My Predictions about Gold

I received
some great emails from readers yesterday – notably a message from Mark
I. who
suggested buying puts as a way to profit from the tendency for the
United
States Natural Gas Fund (NYSE: UNG) to do nothing but lose money.

(For those readers
unfamiliar with options, a put is a type of option that, to put it
simply, goes
up in value as the underlying asset decreases in value.)

It’s hard to argue with
a
strategy that could have yielded greater than 100% percent gains, month
after
month for the past year. I’m not
exaggerating either. Options prices can
surge by multiples as they approach the strike price.

Take a look at this
table
showing put prices for July expiration on UNG.

A New Look at Bakken Oil

As the world watches the dreadful scenes coming from the BP oil
spill, the blame game ratchets up and now it’s reported that over 100
lawsuits have been filed in relation to the spill. Tough times for BP,
Transocean, and Halliburton.

Given all the attention to the Gulf Coast scant attention is being
paid to one of the fastest growing oil regions in the nation. I’m sure
you’ve heard of it. It’s called the Bakken. It’s a region in the upper
Midwest of the U.S. and lower Canadian Plains. Unlike much of the
continental oil development fields that rely on extracting oil from sand
and shale deposits, the Bakken produces light sweet crude: the
preference of most oil refiners.

A Bold Prediction

On Monday, when it was apparent that we were in for a big day as futures went limit up in pre-market, I said I wanted to see a candlestick pattern called “three white soldiers.”  

 

Three white soldiers basically means three pretty good sized up days in a row. This pattern is considered very bullish, especially after a period of consolidation. And the reason it’s bullish is fairly easy to deduce. 

 

A period of consolidation for a stock means that not much is changing. The buyers and sellers are pretty much in agreement as to what it’s worth. And so the price doesn’t change much. 

How Much for the Island?

Investing in gold is often called a “fear trade.” In times of crisis, it’s believed that gold will hold its value, and even rise, while the value of paper currencies and other assets fall.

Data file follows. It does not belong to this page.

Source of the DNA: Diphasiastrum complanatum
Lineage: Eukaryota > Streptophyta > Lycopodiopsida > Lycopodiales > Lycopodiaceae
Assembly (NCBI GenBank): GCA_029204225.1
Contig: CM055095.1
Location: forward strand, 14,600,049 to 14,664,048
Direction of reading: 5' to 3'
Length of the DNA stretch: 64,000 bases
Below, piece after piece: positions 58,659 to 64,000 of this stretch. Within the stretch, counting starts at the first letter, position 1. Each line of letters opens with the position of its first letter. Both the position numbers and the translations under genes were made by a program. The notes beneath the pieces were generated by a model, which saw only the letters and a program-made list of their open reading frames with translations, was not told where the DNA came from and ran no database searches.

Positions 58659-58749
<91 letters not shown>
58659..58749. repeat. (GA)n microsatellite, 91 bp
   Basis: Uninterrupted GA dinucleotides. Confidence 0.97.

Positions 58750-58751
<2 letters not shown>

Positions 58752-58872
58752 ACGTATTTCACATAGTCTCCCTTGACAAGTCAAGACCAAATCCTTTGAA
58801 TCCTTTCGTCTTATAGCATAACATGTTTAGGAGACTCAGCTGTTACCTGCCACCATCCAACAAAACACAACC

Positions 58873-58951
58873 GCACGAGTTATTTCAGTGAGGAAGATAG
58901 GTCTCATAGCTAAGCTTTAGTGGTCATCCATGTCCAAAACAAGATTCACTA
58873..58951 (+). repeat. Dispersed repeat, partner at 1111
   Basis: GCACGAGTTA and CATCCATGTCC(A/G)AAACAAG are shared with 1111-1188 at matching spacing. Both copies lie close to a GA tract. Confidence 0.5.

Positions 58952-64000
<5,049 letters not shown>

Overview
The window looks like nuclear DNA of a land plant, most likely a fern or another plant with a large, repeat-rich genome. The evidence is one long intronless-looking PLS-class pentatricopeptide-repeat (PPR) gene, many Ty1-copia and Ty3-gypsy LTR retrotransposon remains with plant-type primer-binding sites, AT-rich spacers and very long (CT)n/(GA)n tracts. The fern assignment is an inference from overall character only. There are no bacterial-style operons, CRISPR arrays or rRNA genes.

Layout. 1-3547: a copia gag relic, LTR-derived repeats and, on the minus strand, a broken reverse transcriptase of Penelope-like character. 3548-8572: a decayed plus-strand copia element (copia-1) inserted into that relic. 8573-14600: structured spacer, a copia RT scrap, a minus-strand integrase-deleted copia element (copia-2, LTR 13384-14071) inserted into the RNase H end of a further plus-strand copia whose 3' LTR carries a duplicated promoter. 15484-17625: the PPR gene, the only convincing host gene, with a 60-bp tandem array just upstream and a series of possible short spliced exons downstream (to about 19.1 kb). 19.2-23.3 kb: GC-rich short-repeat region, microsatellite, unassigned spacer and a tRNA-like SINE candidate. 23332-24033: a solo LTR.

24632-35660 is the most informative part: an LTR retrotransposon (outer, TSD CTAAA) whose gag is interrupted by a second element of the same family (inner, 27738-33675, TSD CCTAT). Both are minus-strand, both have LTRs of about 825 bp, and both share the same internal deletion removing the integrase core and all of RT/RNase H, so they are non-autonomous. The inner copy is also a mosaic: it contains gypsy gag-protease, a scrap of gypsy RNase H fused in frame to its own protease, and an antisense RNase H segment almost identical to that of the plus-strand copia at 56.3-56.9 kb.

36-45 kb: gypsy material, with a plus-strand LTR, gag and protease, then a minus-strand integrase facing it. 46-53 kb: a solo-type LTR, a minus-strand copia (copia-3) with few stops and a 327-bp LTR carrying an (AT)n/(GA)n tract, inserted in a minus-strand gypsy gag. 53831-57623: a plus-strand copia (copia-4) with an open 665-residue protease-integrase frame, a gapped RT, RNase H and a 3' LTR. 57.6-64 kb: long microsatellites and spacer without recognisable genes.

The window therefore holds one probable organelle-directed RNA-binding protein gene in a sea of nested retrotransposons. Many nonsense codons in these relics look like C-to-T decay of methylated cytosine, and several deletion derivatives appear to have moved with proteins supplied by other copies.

If you bought SPDR Gold ETF (NYSE:GLD), which seeks to track the price of physical gold, 2 years ago, you’d be up around 36%.   

 

The S&P 500 is down around 15% during that time.   

 

You probably already know that gold hit a new all-time high yesterday at $1,200 an ounce. And even though other traditional measures of fear – like the volatility index (VIX), bonds and even stocks – didn’t move much today, the move in gold can’t be ignored.  

Ignore Gold: Here

As I said yesterday, I
don’t
like telling you to buy something when it’s at or above its nominal
highs. So, I won’t. With gold now selling for
over $1235 an ounce – above its all time
previous highs of $1224, there’s no reason to ring the bell right now. If you were among the lucky few to buy gold
and gold stocks in the past, then I wouldn’t sell either – but I
wouldn’t
advise building or adding to a position in gold right this hot second.

By the way, I’d like to
hear
from you – where do you think gold is headed? What
percentage of your portfolio is in gold? Drop me a line at
editorial@resourceprospector.com

I believe gold will
likely
move higher, but buying at the highest highs in hopes that it will
immediately move
higher is just not good investment sense.

Instead, I’d like to
draw
your attention to a commodity that’s not making headlines today. It’s
not on CNBC, or gracing the front page
of the Wall Street Journal. Once a story
is well-covered by the mainstream media, it’s not really my job,
or in your best interest, for me to continue shining